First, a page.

"This last point is critical, as the very privileges needed to properly manage the systems and databases makes it very easy for malicious users to defeat whatever controls may be in place, or to cover their tracks," he says. "There is a dramatic difference in the likelihood of a breach when it can be accomplished by a single rogue insider, as compared to one that requires co-conspirators across multiple functions."
Tech doomsday scenario No. 4: The Net goes down
News flash: The Internet melted down today as millions of Web surfers found themselves redirected to the wrong sites, thanks to problems with the domain name server system.
Can the Internet be taken offline? Many experts scoff at the idea, citing too many diverse communications channels, too many redundancies, and an architecture designed to route around failures.
"I think it would be very difficult to take down the whole Internet, unless you had a worldwide EMP event that takes everything else down as well," says Dr. Ken Calvert, chair of the University of Kentucky's Department of Computer Science. "At all levels you have diversity of technology carrying the bits, whether it's satellite, fiber, or wireless. There's a lot of redundancy there."
Yet even if the Net can't be entirely shut off, short of an act of God (see Tech doomsday scenario No. 5 ), attackers can create havoc by attacking it at one of its weakest points: the domain name system. By hijacking traffic meant for different domains, attackers can drive unsuspecting surfers to malicious sites, effectively take down any site by flooding it with traffic, or simply send everyone looking for Google.com or Yahoo.com into the ether -- making the Net largely useless for a great many people.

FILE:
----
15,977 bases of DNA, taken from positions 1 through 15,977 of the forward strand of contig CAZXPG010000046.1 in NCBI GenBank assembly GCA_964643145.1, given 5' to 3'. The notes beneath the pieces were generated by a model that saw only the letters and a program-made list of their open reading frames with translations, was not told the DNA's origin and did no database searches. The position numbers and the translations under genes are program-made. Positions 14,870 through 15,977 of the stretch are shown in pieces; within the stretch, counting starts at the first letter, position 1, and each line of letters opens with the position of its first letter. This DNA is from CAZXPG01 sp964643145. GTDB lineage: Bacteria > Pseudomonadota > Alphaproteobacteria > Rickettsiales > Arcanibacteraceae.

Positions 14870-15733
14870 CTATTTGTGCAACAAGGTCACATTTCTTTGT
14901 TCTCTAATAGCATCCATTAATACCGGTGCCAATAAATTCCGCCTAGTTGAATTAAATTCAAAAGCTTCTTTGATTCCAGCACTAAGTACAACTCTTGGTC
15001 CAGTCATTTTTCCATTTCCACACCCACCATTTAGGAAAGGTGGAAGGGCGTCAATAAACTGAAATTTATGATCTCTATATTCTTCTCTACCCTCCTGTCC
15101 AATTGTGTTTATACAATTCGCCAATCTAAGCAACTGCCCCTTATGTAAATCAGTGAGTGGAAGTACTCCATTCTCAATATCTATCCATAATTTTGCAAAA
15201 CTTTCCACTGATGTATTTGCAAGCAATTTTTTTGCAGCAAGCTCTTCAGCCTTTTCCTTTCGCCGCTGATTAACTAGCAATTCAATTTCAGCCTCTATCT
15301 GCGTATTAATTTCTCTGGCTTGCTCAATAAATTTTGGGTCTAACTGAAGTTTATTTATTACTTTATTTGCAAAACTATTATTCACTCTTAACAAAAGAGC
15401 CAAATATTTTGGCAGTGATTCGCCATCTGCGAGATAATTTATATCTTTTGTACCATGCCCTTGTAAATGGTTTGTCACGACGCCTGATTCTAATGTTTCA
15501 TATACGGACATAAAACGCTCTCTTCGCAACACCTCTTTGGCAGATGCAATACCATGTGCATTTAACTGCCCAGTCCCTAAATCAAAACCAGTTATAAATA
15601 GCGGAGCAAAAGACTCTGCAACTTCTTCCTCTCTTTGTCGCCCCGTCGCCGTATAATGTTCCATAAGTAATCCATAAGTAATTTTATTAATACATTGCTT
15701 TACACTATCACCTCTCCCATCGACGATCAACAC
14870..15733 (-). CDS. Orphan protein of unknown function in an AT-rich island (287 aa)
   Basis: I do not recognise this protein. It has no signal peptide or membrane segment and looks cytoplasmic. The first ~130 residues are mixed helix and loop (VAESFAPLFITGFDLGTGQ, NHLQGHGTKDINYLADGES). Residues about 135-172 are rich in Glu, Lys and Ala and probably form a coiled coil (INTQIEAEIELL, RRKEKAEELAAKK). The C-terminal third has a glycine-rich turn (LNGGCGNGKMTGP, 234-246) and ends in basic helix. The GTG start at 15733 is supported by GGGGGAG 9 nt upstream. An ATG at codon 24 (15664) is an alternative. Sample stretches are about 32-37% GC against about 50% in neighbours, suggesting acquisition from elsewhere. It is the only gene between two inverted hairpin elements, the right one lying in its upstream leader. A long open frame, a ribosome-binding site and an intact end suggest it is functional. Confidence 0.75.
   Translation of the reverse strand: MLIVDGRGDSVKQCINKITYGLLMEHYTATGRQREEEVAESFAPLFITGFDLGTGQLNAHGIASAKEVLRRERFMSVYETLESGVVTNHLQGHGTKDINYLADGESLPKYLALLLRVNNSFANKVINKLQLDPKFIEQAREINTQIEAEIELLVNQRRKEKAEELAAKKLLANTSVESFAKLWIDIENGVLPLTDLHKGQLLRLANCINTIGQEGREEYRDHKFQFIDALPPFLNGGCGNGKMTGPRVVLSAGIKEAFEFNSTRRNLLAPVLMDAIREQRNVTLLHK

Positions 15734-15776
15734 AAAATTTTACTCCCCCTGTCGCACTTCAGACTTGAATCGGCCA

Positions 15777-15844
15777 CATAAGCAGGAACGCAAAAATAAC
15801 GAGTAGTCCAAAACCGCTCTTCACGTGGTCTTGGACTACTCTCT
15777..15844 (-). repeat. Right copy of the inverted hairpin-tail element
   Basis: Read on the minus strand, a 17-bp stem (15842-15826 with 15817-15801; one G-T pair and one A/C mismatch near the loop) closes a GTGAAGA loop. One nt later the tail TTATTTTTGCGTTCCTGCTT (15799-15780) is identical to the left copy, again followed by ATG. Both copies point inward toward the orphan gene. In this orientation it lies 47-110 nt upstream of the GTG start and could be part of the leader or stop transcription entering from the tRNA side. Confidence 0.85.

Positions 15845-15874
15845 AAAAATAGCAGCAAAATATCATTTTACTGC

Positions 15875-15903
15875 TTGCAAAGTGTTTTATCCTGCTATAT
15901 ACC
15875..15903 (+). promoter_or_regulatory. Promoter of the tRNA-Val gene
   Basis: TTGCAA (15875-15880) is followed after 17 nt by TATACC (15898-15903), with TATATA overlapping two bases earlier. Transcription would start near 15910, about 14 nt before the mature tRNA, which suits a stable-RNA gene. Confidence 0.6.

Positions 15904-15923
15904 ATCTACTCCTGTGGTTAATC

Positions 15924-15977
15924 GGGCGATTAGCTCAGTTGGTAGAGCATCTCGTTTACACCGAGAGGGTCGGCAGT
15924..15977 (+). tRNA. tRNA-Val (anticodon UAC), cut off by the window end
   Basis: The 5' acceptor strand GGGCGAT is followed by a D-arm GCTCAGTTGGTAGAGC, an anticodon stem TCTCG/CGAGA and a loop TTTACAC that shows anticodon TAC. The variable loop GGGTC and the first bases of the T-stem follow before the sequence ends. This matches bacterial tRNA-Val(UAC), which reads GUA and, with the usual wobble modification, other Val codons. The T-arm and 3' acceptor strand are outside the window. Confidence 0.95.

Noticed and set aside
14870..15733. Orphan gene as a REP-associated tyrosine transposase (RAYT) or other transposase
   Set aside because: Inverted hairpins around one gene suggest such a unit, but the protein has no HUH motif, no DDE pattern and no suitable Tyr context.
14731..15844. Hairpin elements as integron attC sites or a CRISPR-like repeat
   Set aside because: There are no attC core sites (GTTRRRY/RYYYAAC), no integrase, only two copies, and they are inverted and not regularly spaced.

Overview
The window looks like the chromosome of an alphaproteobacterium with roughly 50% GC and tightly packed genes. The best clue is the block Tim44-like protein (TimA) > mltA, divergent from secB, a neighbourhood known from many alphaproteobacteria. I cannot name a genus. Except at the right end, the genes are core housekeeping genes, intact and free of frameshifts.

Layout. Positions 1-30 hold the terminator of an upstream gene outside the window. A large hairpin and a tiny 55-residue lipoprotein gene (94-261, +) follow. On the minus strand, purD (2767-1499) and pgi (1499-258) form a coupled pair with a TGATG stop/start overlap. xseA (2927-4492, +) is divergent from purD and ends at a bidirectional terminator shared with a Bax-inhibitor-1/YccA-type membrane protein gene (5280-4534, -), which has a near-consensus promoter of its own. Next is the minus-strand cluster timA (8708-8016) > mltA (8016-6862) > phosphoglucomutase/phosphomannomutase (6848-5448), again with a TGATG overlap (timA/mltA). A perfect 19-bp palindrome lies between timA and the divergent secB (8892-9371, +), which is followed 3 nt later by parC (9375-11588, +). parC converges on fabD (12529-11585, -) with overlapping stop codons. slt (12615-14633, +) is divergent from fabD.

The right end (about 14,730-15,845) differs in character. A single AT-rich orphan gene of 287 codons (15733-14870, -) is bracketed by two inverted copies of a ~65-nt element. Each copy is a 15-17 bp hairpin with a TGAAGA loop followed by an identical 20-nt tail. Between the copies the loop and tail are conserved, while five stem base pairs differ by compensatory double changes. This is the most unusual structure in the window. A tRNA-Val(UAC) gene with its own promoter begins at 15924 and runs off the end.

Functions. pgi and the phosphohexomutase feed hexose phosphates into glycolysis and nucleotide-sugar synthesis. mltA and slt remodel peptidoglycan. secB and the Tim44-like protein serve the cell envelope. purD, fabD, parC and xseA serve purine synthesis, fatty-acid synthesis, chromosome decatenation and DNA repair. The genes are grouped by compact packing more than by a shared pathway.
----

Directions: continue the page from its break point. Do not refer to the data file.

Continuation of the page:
"Everybody trusts the DNS, but it's not really trustworthy," says Rod Rasmussen, president and CTO for anti-phishing services firm Internet Identity. "The system itself isn't well protected. And all you need are a name and a password to take out a DNS server or a particular domain."
Attackers don't even need to attack DNS servers or poison their caches; they can achieve the same effects by taking over large domain registrars. A successful infiltration of Network Solutions, for example, could put attackers in charge of more than half the domains for all U.S. financial institutions, says Rasmussen. From there, attackers could redirect surfers to bogus sites and later use their credentials to log in and drain their accounts. Or they could simply target large domains with huge amounts of traffic, or create havoc by messing with the Net's time servers.
What could happen: The Internet appears to be down, even though it's not. Millions of Web surfers can't reach the sites they need, or worse, they're misdirected to malicious sites that steal their credentials or their identities. Attackers reset the servers that keep time on the Net, bringing billions of financial transactions that rely on accurate timestamps to a screeching halt.
How long would it take to recover: Two days or longer, in most cases, says Rasmussen.
"Because this is the DNS, it's not hard to undo anything," he says. "The problem is how long the bad guys tell the DNS system to maintain the records; 48 hours is pretty typical."
The other option: After you discover your domain's been hijacked, get on the speed dial with major ISPs and tell them to update their records. Even then, you'll still miss smaller ISPs or large enterprises that maintain their own DNS tables.
"It usually takes a pretty big disaster to get people to respond," says Rasmussen. "That's the problem with a distributed system; when it goes bad it stays bad for a while."